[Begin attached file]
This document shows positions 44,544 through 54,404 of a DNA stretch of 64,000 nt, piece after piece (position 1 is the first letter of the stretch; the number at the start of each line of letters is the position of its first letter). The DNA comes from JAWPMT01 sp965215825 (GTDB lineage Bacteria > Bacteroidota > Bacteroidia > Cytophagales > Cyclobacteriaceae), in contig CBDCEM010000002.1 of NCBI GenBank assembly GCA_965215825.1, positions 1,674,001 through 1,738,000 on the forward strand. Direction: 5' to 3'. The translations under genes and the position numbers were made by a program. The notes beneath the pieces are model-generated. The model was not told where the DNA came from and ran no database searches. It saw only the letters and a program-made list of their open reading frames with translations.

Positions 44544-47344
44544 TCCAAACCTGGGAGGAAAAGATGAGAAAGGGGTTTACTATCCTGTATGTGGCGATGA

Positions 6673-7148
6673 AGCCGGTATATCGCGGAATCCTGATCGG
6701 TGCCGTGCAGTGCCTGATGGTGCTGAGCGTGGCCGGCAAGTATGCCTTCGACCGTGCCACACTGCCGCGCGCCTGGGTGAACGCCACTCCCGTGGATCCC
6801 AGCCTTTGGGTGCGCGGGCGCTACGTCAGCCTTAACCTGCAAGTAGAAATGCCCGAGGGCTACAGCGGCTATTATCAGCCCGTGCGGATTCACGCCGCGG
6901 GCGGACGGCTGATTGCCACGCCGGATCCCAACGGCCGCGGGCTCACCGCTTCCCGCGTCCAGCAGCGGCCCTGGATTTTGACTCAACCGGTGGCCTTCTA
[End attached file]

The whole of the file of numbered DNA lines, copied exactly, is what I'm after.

This document shows positions 44,544 through 54,404 of a DNA stretch of 64,000 nt, piece after piece (position 1 is the first letter of the stretch; the number at the start of each line of letters is the position of its first letter). The DNA comes from JAWPMT01 sp965215825 (GTDB lineage Bacteria > Bacteroidota > Bacteroidia > Cytophagales > Cyclobacteriaceae), in contig CBDCEM010000002.1 of NCBI GenBank assembly GCA_965215825.1, positions 1,674,001 through 1,738,000 on the forward strand. Direction: 5' to 3'. The translations under genes and the position numbers were made by a program. The notes beneath the pieces are model-generated. The model was not told where the DNA came from and ran no database searches. It saw only the letters and a program-made list of their open reading frames with translations.

Positions 44544-47344
44544 TCCAAACCTGGGAGGAAAAGATGAGAAAGGGGTTTACTATCCTGTATGTGGCGATGA

Positions 6673-7148
6673 AGCCGGTATATCGCGGAATCCTGATCGG
6701 TGCCGTGCAGTGCCTGATGGTGCTGAGCGTGGCCGGCAAGTATGCCTTCGACCGTGCCACACTGCCGCGCGCCTGGGTGAACGCCACTCCCGTGGATCCC
6801 AGCCTTTGGGTGCGCGGGCGCTACGTCAGCCTTAACCTGCAAGTAGAAATGCCCGAGGGCTACAGCGGCTATTATCAGCCCGTGCGGATTCACGCCGCGG
6901 GCGGACGGCTGATTGCCACGCCGGATCCCAACGGCCGCGGGCTCACCGCTTCCCGCGTCCAGCAGCGGCCCTGGATTTTGACTCAACCGGTGGCCTTCTA